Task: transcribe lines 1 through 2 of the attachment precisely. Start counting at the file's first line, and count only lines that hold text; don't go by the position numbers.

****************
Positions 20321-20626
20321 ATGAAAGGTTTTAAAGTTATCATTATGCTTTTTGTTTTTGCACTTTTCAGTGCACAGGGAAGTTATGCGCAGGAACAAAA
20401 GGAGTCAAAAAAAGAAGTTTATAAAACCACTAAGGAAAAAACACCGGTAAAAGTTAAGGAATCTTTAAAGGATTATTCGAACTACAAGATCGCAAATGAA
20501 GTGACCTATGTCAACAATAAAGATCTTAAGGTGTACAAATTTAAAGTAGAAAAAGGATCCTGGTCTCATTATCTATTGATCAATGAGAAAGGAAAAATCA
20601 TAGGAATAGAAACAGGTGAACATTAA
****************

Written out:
Positions 20321-20626
20321 ATGAAAGGTTTTAAAGTTATCATTATGCTTTTTGTTTTTGCACTTTTCAGTGCACAGGGAAGTTATGCGCAGGAACAAAA